Netanyahu begins coalition talks to form Israeli government

An Israeli flag flutters with the Old City of Jerusalem in the background (AFP)

Bethan McKernan

The Guardian  /  November 4, 2022

Veteran leader and his far-right allies win decisive 64 seats in 120-seat Knesset.

The former Israeli prime minister Benjamin Netanyahu has begun coalition negotiations on forming a government, after winning a decisive majority in Israel’s fifth election in four years with the help of ultra-Orthodox parties and a new alliance with the far right.

After a year in opposition, and years of political chaos triggered by his ongoing corruption trial, the veteran politician engineered a comeback in Tuesday’s vote. His majority means that the period of electoral deadlock is in all probability over for now, and Netanyahu – already the country’s longest serving prime minister – is set to stay in the job for at least the next four years. Back in office, the 73-year-old’s first priority will be seeking to get his trial dropped. He denies all charges.

Netanyahu’s conservative Likud party won 32 seats in the 120-seat Knesset, making it the largest party, and his bloc managed to win 64 seats overall, largely thanks to a doubling in support for the extremist Religious Zionists.

In Israel’s political system, coalition-building is necessary to govern, and the new administration is likely to be the most extremist in Israeli history.

News of Netanyahu’s dramatic victory was greeted by right-wing and nationalist leaders around the world: Italy’s far-right prime minister, Giorgia Meloni, and Hungary’s Viktor Orbán were among the first to offer their congratulations after the final vote count was announced on Thursday evening.

Israeli media reported on Friday that Netanyahu had instructed Yariv Levin, considered the long-time leader’s right-hand man in the Knesset, to begin talks with Religious Zionism and two ultra-Orthodox parties over portfolios.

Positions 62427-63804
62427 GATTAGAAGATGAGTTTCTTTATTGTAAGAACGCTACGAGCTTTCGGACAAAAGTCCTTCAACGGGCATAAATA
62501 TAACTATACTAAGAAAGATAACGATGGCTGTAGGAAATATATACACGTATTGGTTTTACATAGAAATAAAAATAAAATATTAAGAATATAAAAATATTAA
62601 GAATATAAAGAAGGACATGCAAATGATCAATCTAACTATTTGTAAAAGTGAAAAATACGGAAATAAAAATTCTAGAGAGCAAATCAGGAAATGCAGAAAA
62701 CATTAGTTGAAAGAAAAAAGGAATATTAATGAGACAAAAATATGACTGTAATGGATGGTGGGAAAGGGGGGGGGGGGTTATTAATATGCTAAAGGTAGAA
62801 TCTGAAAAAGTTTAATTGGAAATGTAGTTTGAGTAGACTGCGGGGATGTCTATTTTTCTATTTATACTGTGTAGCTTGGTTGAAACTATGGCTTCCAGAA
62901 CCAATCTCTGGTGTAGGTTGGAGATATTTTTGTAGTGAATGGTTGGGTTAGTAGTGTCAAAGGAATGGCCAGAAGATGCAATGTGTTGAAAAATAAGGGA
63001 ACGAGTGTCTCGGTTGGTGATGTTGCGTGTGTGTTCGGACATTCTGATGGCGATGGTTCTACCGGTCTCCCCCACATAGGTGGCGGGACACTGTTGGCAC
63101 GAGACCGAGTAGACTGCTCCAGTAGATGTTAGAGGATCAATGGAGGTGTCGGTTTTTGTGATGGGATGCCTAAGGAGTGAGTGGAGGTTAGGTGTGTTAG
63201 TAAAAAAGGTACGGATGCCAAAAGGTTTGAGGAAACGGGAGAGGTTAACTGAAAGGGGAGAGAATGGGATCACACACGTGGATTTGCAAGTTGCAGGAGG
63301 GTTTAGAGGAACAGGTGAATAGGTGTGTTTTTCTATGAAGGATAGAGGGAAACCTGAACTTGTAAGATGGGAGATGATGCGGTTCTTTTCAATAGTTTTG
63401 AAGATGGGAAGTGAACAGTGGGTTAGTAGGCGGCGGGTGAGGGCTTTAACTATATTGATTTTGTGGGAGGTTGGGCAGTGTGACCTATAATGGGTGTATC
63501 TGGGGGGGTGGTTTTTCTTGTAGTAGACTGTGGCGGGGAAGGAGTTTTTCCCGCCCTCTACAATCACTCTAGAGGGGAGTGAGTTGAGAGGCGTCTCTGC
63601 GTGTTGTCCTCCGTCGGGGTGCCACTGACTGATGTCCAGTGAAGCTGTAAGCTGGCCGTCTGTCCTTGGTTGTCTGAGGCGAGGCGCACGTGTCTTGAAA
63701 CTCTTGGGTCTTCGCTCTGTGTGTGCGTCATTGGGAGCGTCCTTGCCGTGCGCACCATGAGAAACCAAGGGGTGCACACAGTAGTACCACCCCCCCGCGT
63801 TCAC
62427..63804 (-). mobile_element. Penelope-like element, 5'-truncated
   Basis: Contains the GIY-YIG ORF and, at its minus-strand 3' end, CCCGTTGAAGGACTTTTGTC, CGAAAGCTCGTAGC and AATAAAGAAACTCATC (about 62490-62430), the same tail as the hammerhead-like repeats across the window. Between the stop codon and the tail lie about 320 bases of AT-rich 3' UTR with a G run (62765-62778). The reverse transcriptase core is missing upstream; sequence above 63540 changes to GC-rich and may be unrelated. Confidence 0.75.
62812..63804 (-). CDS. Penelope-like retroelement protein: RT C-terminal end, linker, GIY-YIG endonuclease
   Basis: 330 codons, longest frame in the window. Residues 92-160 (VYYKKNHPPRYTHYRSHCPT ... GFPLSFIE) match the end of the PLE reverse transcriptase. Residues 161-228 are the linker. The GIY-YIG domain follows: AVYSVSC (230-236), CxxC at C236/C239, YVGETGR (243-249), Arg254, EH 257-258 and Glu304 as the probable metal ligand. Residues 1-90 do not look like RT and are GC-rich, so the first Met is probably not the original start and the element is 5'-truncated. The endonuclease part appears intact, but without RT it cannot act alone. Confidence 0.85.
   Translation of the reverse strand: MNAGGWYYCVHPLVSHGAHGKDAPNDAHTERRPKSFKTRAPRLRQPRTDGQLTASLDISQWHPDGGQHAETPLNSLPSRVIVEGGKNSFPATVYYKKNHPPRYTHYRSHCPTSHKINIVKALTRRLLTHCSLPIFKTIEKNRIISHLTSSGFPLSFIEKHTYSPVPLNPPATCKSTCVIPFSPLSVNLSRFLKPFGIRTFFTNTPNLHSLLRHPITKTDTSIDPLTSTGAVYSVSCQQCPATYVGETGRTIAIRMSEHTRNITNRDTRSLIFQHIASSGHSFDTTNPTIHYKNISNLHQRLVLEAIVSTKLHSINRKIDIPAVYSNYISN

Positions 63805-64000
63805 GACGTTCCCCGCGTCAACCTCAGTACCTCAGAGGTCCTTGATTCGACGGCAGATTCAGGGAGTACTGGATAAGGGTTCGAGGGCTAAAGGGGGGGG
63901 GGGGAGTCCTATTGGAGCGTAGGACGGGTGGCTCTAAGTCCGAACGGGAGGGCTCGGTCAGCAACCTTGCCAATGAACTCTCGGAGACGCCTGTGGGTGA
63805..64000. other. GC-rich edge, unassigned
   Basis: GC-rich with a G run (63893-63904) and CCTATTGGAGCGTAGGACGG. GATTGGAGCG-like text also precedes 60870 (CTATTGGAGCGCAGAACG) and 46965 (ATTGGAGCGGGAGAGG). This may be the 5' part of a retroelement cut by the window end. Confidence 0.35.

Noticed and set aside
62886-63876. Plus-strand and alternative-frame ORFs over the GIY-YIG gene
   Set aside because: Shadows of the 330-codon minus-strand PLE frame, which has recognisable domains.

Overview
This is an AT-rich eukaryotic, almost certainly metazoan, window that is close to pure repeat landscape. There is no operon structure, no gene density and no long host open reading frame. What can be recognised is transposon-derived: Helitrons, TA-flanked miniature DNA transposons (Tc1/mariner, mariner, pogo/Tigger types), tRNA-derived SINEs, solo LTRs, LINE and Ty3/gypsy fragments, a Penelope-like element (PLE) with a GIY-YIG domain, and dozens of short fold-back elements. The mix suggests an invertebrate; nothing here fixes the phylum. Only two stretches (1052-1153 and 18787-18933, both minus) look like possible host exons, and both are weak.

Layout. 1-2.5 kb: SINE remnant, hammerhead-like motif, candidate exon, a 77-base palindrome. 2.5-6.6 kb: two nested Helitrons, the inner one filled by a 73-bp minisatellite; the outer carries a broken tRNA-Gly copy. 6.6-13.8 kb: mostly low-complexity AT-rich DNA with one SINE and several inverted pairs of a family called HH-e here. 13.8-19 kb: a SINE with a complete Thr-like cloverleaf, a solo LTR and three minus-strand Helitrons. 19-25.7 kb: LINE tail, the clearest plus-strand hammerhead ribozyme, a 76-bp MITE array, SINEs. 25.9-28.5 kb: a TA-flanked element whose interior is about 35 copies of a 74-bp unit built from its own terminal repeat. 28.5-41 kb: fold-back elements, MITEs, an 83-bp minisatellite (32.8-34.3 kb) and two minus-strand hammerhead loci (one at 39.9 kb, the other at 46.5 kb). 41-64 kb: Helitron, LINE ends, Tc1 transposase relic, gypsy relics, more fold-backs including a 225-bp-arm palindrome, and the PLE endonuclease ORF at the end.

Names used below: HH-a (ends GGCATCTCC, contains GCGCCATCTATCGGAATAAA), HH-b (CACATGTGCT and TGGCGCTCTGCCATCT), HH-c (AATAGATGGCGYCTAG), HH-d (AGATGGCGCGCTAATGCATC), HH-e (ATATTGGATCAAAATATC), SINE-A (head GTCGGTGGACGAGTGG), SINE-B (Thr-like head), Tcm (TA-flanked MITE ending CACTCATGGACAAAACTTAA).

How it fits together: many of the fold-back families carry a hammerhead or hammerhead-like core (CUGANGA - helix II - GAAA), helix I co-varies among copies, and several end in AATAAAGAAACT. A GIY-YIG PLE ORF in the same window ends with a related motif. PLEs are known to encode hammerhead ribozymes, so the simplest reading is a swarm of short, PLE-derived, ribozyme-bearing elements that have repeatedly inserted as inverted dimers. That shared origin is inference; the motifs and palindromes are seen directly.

The far-right list’s leaders, Bezalel Smotrich and the popular Itamar Ben-Gvir, both known for anti-Palestinian  rhetoric, are expected to receive important ministerial positions as horse-trading got under way on Friday. Ben-Gvir has said he wants to be public security minister, a post that would put him in charge of the police, and Smotrich has publicly said he wants to be defence minister.

The slate’s shopping list includes immunity from prosecution for Israeli soldiers, the expansion of illegal settlement building in the occupied West Bank, and reversals of LGBT-friendly laws.

Netanyahu shares little in common with his new partners other than opposition to the creation of a Palestinian state, and a mutual desire to enable parliament to override the high court, which will help get his corruption charges thrown out.

Elevating the Religious Zionists to the security cabinet will not be straightforward: the Shin Bet, Israel’s internal security service, is unlikely to be comfortable with sharing intelligence with several members of the party that they maintain files on.

Israel’s western partners, including the US, have also reportedly relayed messages to the Likud that they would only have limited contact with ministries led by Ben-Gvir and Smotrich, if they co-operated at all.

Netanyahu’s return to the world stage comes as violence in the Israeli-Palestinian conflict is soaring: fighting in Nablus and Jenin since the spring means 2022 is on course to be the deadliest year for Palestinians in the occupied West Bank since 2005.

“The situation is so combustible that a single match could ignite it – and this is the moment Netanyahu has chosen to let loose the chief pyromaniacs,” the columnist Amos Harel wrote in the Israeli daily Haaretz on Friday.

The US secretary of state, Antony Blinken, expressed alarm about the deteriorating state of affairs in the West Bank in a phone call on Thursday to thank the outgoing Israeli prime minister, the centrist Yair Lapid.

Blinken voiced “his deep concern over the situation in the West Bank, including heightened tensions, violence and loss of both Israeli and Palestinian lives, and underscored the need for all parties to urgently de-escalate the situation”, Washington said in a statement.

Israel’s commentariat has already begun speculating whether Netanyahu may seek to drop his new far-right partners down the line, once they have helped overturn his corruption charges, in order to improve his standing internationally.

After burning bridges by betraying political partners in the past, however, it is currently unlikely that any other party would be willing to join a Netanyahu government.

Bethan McKernan is Jerusalem correspondent for The Guardian